Heavy Duty Trucking

AUG 2014

The Fleet Business Authority

Issue link: https://heavydutytrucking.epubxp.com/i/364502

Contents of this Issue

Navigation

Page 11 of 109

Letters 10 HDT • AUGUST 2014 www.truckinginfo.com Write to us! Send your letters to Editor in Chief Deborah Lockridge via email at dlockridge@truckinginfo.com. Letters are subject to editing for length and clarity. ■ More than 121 ways to save fuel… I was eager to read your article about ways to save fuel but came away disappointed that the article failed to include propane injec- tion systems. The article did mention "Retrofit with dual- fuel aftermarket sys- tems" but limited it to CNG. Don't get me wrong. I think one day CNG will be a popular and widely used fuel. However, there is little or no infrastructure and the cost of con- version is high. Propane, on the other hand, is plentiful, has a wide ranging infrastructure and is relatively cheap to install. Plus, it has the potential to reduce cost per mile by around 20%, which I think is more than any on the 121 ideas except #1 and #59. Hopefully you address this lapse in future articles. Thanks for listening. Hugh A. Stafford Propane Conversion Specialists Davenport, Iowa Hours of service gets more attention Editor in Chief Deborah Lockridge's July editorial, "Hours of Service Insan- ity," dealt with the media frenzy fol- lowing a crash where a Walmart truck driver crashed into a limo, injuring comedian Tracy Morgan and killing another occupant. I drove about a million miles before entering management and have been in fleet management for over 22 years. Anyone who believes a rule change like the new 34-hour restart will dramatically impact safety has no concept of what drivers deal with every day. Drivers need flexibility to drive when alert and sleep when tired. Drivers need the option of taking a two-hour nap anytime during their duty period and having it not count against their 14-hour clock. They need the option of taking a half-hour break and not having it count against their 14-hour clock. Drivers need management that cares more about the driver's health and well-being than the freight in the trailer. Drivers need regulators and enforcement to use common sense in the develop- ment and application of regulations. Safety is a comprehensive, complex endeavor that requires cooperation, understanding, and commitment by all interested parties. Harold Jones via Truckinginfo.com comments Someone will always find a way to be within the law and still have been not within that same law by using common sense. He was legal, but was he tired, and if so, why did he not stop and take a break? Was his dispatcher pushing him that last 30 minutes? Or could this accident just been something that no one could have prevented? A true professional driver will only drive when he or she is alert and able to drive to the best of their ability, regardless of what some law says he can do, and still be within the law. Rick Oyler via Truckinginfo.com comments I am glad someone shared that the accident actually happened with the new HOS that is now in effect. I agree that five or six parts of the rules are OK. The restart provision is so confusing and the drivers don't know when the restart is available. It might be based on something that happened weeks ago and the driver may have to be off duty for much more than the 168 hours that are required. This causes a big loss in productivity and affects drivers' pay. Curt Petry via Truckinginfo.com comments No simple answers to underinflation Commenting on the online version of July's "Retread Your Way to Prosper- ity," one reader asked about the defini- tion of underinflation. Another reader responded: A simple answer is hard to come by. Under inflation is a relative term. It cannot be defined as a specific pres- sure for all tires or even tires of the same type, size, and load range. Rea- son being is that the ideal inflation pressure for a tire or set of tires varies with the amount of load it is carrying. Most, if not all of the major tire manufacturers have published tables available online that define recom- mended tire inflation pressures with respect to the amount of load the tire is carrying. Typically we run 80 psi in 295/75/22.5 G tires on tandem drives at 34,000 pounds total for both axles. This pressure is actually slightly higher than the chart recommends, but I have found that I get more even tread wear across the face of the tires at this pressure. Steer axle tires are the only place that we inflate tires to the tire manufacturers' max inflation pressure printed on the tire side wall. Automatically inflating a tire to the max load pressure stated on the side wall is old school and will give you shortened tread life, poorer traction, and a harsher ride. Gil Justiss via Truckinginfo.com comments Read more about tire inflation in "The Magic Number," www.truckinginfo. com/magicnumber.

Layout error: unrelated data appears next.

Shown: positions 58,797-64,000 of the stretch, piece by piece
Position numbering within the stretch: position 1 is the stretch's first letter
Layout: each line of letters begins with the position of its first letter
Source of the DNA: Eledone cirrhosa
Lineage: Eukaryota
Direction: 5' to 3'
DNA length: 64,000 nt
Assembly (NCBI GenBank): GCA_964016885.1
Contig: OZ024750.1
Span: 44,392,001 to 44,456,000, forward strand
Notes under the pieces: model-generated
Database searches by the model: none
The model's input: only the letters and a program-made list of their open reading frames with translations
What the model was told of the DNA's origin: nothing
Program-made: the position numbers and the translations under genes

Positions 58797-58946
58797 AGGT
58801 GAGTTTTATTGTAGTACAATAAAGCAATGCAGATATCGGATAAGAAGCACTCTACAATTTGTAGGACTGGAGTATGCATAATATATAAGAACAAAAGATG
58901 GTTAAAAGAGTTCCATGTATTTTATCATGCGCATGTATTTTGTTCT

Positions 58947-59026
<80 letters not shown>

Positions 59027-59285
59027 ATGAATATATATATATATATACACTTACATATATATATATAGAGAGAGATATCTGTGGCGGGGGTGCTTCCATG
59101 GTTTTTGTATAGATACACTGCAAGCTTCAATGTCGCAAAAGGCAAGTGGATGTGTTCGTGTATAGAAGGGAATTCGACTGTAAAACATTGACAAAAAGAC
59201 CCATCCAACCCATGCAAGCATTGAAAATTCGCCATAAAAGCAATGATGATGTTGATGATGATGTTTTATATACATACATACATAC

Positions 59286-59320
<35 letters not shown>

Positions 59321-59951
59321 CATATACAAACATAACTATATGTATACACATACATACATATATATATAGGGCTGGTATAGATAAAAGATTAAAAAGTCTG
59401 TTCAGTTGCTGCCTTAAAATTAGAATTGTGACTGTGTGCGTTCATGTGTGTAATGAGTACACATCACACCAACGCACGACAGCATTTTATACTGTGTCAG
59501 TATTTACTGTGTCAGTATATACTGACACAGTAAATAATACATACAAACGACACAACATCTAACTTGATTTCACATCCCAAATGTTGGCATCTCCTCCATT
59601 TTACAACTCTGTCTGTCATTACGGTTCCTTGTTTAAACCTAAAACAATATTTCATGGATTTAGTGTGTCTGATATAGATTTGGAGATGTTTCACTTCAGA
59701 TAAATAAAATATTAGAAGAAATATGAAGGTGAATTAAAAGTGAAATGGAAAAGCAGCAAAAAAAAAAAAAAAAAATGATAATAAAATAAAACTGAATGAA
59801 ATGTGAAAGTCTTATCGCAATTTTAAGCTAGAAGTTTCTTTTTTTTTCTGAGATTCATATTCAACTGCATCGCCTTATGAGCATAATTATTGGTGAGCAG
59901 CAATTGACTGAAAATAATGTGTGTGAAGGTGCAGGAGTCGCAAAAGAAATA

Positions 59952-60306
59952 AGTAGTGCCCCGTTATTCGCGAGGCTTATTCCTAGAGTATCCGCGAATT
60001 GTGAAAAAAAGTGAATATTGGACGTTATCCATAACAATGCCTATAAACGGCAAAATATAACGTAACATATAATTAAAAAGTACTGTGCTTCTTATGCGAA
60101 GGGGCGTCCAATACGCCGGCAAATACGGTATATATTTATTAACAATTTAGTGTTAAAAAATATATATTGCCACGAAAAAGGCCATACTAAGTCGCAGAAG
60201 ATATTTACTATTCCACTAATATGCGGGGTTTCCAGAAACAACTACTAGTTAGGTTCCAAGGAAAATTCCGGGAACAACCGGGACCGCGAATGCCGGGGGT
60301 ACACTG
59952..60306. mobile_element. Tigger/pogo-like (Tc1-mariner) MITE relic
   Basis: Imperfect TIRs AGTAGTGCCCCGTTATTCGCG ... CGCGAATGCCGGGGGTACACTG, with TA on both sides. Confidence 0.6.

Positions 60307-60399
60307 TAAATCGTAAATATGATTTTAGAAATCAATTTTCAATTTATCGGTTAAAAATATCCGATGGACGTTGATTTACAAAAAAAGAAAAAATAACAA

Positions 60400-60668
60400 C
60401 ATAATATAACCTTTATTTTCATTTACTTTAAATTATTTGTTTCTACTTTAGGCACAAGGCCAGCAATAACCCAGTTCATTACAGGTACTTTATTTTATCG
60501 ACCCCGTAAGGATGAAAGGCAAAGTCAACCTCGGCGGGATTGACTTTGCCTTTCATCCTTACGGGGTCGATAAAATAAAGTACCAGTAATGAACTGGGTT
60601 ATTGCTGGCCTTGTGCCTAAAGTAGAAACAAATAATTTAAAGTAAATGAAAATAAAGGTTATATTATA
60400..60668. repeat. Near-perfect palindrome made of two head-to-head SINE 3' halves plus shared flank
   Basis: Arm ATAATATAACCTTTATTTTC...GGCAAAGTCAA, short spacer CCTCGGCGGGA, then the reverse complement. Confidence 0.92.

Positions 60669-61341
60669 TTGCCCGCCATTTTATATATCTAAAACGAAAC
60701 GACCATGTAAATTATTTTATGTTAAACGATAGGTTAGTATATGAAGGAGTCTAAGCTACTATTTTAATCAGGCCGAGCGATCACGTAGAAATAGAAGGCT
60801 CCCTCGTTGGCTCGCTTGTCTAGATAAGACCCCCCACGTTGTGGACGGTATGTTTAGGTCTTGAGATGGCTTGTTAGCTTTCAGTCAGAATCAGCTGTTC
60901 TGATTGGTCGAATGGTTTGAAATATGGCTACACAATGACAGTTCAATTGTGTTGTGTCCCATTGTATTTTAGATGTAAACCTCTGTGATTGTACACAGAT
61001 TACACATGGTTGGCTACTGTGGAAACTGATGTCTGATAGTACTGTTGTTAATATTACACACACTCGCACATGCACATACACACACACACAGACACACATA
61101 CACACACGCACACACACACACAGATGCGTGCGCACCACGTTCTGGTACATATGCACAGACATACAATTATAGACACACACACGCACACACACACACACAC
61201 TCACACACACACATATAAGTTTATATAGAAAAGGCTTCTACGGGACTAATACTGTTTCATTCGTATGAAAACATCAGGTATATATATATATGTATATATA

Articles in this issue

Links on this page

Archives of this issue

view archives of Heavy Duty Trucking - AUG 2014